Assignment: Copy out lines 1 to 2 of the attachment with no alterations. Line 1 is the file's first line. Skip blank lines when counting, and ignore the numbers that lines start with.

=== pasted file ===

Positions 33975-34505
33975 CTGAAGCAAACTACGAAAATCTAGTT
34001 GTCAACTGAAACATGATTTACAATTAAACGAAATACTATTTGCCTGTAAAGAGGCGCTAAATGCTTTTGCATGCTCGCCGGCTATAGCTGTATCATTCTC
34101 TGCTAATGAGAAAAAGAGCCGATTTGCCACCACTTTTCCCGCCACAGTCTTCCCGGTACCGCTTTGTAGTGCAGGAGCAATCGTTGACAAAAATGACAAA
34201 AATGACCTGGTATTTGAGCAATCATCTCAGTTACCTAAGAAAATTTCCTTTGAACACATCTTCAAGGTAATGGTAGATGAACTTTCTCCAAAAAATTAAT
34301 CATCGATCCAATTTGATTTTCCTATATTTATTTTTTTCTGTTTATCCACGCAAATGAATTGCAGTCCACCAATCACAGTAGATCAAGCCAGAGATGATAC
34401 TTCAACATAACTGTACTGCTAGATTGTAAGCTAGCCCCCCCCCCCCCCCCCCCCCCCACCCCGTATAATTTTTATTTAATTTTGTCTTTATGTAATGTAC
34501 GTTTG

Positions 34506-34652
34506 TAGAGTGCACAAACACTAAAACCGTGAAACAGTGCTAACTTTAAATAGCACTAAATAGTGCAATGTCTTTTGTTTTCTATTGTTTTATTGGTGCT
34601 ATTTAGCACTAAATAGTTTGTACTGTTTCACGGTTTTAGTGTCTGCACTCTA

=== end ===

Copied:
Positions 33975-34505
33975 CTGAAGCAAACTACGAAAATCTAGTT